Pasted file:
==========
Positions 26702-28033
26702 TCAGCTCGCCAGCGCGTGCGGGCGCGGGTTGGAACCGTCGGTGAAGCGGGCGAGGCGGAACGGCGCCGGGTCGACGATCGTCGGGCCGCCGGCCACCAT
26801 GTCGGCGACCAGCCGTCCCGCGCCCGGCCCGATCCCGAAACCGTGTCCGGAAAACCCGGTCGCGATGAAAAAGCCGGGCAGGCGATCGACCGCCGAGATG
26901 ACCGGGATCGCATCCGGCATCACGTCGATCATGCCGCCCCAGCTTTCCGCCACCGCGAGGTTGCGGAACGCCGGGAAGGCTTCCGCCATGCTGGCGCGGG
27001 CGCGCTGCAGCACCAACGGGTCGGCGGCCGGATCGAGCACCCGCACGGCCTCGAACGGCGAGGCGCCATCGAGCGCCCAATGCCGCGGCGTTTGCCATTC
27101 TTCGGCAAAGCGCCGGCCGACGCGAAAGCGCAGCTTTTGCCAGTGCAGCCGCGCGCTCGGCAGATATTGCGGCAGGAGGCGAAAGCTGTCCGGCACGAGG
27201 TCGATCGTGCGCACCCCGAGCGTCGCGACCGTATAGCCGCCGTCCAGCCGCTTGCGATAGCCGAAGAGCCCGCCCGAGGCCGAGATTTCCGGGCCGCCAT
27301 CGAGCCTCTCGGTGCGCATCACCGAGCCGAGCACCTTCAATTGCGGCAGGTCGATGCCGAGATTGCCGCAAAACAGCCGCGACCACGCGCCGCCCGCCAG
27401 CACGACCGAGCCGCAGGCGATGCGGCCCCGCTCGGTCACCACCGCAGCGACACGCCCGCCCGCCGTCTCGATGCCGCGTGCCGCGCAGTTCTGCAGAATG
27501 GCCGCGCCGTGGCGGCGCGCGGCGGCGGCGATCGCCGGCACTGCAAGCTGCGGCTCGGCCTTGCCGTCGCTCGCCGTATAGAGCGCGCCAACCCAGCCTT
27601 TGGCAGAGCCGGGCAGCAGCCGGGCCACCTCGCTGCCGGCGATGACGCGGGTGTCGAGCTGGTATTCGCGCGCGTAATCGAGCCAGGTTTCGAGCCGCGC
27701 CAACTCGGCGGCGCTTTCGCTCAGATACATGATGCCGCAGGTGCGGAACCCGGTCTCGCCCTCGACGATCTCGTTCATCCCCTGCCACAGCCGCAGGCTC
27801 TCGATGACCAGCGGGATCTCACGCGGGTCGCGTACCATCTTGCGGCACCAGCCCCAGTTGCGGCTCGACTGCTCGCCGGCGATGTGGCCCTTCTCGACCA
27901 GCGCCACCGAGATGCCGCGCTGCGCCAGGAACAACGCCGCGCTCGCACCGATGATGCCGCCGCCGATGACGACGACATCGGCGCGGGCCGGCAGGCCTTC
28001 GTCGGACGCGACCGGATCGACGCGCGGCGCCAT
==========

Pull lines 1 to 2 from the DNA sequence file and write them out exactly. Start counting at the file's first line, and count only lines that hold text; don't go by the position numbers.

Positions 26702-28033
26702 TCAGCTCGCCAGCGCGTGCGGGCGCGGGTTGGAACCGTCGGTGAAGCGGGCGAGGCGGAACGGCGCCGGGTCGACGATCGTCGGGCCGCCGGCCACCAT